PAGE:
By OLGA R. RODRIGUEZ and STEFANIE DAZIO, Associated Press
SAN FRANCISCO (AP) — The man accused of breaking into the home of House Speaker Nancy Pelosis, hitting her husband and attempting to kidnap her has told police he was on a “suicide mission” and have plans to target other California and federal politicians, according to a court filing on Tuesday.
David DePape was held without bail during his arraignment Tuesday in San Francisco Superior Court. His public defender pleaded not guilty on his behalf. It was his first public appearance since the attack early Friday.
In the court filing, prosecutors harshly described the attack as part of their attempt to keep DePape behind bars. Paul Pelosi was knocked unconscious by the hammer attack and woke up in a pool of his own blood, the filing says.
DePape’s intent “couldn’t have been clearer,” San Francisco District Attorney Brooke Jenkins wrote in the filing: “He broke into the home of Pelosi to take the third person in line for the presidency of the United States hostage and do serious harm to you. Frustrated by the absence of Speaker Pelosi, the defendant continued his search and was unstoppable, culminating in the near-fatal assault on Mr. Pelosi.”
Without being questioned, DePape told officers and medics at the scene that he was fed up with “lies from Washington DC,” the filing states. “I didn’t really mean to hurt him, but you know that was a suicide squad. I will not stand here and do nothing, even if it costs me my life.”
DePape reportedly told first responders he had other targets, including a local professor, as well as several prominent state and federal politicians and members of their families. The filing did not name any potential targets.
“This case requires incarceration,” Jenkins wrote. “Not less.”
Dressed in orange prison garb and with his right arm in a sling, DePape only spoke during Tuesday’s arraignment to tell Judge Diane Northway how to pronounce his last name (dih-PAP’).
After the hearing, DePape public defender Adam Lipson said he looks forward to providing him with a “strong legal defense.” He said his 42-year-old client’s shoulder was dislocated during the arrest.
“We will conduct a full investigation into what happened. We will be evaluating Mr. DePape’s mental health and I will not discuss it further until I have more information,” Lipson said.
He later said he was pleased Paul Pelosi was doing better and urged the public not to judge what he described as a “complicated situation.”
The attack on 82-year-old Paul Pelosi sent shockwaves through the political world just days before the hotly contested midterm elections. Threats against lawmakers and poll officials have been at an all-time high in this first nationwide election since the Jan. 6, 2021, Capitol riot, and authorities have warned of rising extremism in the US
DePape faces state charges for attempted murder, burglary and elder abuse. He also faces federal charges, including attempting to kidnap a US official.
While prosecutors didn’t offer a timeline ahead of Friday’s events, Jenkins previously told The Associated Press that the attack appeared to be premeditated.
“It wasn’t something he did on impulse,” she told the AP Monday.
Court filings say DePape smashed his shoulder through a glass window early Friday in the back of the Pelosi’s Pacific Heights home and confronted a sleeping Paul Pelosi, dressed only in boxer shorts and a pajama top.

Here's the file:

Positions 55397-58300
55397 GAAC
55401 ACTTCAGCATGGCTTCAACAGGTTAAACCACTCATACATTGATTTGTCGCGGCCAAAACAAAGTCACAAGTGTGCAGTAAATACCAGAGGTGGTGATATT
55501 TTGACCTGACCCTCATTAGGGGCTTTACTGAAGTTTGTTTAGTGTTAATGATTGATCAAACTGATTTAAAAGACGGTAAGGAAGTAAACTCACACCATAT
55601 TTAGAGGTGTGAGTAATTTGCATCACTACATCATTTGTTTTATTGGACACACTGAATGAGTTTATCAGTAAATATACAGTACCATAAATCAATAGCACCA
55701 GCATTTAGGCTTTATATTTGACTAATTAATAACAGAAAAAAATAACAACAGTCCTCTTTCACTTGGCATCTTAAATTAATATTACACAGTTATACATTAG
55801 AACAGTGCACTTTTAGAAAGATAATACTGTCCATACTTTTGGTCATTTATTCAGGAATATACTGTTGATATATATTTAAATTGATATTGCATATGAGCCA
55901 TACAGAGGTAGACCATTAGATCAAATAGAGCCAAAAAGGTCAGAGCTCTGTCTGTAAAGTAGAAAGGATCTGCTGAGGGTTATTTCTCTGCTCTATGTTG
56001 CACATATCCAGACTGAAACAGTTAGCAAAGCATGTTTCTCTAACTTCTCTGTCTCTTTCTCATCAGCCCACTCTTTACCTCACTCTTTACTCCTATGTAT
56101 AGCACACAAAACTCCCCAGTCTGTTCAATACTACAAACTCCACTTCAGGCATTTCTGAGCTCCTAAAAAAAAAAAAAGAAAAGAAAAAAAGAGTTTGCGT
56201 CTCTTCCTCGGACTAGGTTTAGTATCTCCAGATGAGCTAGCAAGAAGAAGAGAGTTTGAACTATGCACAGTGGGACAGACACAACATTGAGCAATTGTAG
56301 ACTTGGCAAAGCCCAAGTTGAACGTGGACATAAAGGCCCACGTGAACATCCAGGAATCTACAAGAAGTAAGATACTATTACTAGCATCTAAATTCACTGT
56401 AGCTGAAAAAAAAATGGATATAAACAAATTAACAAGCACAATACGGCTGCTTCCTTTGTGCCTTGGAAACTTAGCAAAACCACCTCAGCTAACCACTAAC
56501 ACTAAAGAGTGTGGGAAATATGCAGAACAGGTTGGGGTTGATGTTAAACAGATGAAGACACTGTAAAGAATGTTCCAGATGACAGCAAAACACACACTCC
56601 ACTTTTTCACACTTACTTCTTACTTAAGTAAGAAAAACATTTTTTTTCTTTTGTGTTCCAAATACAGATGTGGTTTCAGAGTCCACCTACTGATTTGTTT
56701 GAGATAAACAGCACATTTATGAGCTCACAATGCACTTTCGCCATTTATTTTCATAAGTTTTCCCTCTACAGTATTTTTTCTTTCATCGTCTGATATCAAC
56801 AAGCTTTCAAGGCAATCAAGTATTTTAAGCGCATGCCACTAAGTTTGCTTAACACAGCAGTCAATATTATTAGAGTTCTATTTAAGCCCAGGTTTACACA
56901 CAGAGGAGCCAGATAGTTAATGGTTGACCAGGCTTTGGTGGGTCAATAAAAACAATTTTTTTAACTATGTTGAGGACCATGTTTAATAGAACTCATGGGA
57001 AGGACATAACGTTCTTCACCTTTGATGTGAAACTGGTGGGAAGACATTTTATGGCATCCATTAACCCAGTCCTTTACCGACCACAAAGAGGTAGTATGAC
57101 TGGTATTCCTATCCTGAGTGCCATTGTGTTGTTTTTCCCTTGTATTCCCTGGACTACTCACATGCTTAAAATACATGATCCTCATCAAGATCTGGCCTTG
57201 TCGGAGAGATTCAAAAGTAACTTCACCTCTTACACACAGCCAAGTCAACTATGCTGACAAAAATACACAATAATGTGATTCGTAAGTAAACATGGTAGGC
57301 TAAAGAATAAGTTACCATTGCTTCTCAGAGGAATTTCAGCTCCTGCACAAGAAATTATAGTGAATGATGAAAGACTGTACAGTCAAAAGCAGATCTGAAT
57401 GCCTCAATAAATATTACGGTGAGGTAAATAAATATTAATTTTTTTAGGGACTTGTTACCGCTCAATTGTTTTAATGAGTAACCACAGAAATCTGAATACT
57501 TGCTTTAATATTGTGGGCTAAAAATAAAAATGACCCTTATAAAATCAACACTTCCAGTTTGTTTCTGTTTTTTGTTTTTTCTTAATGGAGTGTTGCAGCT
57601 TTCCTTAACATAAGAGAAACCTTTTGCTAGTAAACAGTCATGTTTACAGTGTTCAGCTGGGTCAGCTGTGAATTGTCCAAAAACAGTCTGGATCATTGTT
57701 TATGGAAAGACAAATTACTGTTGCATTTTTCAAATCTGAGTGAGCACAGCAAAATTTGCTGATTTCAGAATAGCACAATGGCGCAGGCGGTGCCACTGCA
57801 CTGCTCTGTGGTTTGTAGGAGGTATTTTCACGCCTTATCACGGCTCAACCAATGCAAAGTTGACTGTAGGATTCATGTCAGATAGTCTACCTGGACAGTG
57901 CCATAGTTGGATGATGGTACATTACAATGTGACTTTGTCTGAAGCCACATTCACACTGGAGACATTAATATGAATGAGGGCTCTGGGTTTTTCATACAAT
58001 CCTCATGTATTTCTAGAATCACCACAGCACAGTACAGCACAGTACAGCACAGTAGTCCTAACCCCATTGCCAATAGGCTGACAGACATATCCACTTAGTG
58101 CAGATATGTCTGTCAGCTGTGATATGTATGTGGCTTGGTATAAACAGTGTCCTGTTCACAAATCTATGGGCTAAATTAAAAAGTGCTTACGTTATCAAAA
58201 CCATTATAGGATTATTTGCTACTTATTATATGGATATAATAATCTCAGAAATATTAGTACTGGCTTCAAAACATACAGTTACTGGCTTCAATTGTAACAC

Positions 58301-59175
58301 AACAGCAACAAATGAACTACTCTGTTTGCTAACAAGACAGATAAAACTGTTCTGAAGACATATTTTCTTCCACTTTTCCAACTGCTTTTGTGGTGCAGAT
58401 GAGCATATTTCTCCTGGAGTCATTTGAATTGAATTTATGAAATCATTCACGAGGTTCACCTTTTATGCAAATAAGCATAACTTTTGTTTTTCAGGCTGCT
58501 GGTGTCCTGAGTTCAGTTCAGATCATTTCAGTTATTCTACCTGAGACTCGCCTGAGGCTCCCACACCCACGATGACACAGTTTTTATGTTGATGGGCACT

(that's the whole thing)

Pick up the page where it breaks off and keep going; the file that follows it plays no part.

“Are you Paul Pelosi?” said DePape, standing over him around 2 a.m., holding a hammer and zip ties. “Where’s Nancy? Where’s Nancy?”
A dazed Pelosi told DePape that his wife wasn’t home and would be gone for several days. DePape then reportedly threatened to tie up Paul Pelosi — the first of 10 such threats, the filing says.
Paul Pelosi was eventually able to call 911 from the home’s bathroom, where his cell phone was being charged. While speaking with the dispatcher, DePape gestured and told Pelosi to hang up, the filing states.
Pelosi then told the dispatcher that he didn’t need police, fire, or medical assistance, but instead “asked for the Capitol police because they’re usually in the house protecting his wife.”
Moments later, the dispatcher overheard him interacting with a man, and Paul Pelosi said, “Uh, he thinks everything’s fine. Uh, I have a problem, but he thinks everything’s fine.”
Two officers who ran to the house saw DePape hit Pelosi with the hammer at least once, punching him in the head, the files say. Jenkins said the attack was caught on officers’ body cameras.
Speaker Pelosi was in Washington at the time and was under the protection of her security department, which does not extend to family members. She quickly returned to San Francisco, where her husband was hospitalized and operated on for a fractured skull and other injuries.
In Washington on Tuesday, US Capitol Police Chief Tom Manger provided a sobering update on security protocols for members of Congress.
Manger said while many improvements have been made since the Capitol attack, including hiring nearly 280 officers by the end of this year, “there is still work to be done.”
“We believe today’s political climate calls for more resources to provide additional physical security for members of Congress,” he said.
Manger said the attack on Pelosi’s husband was “an alarming reminder of the dangerous threats facing elected officials and public figures in today’s contentious political climate.”
Dazio reported from Los Angeles.
Associated Press writers Lisa Mascaro and Michael Balsamo in Washington, DC also contributed to this report.
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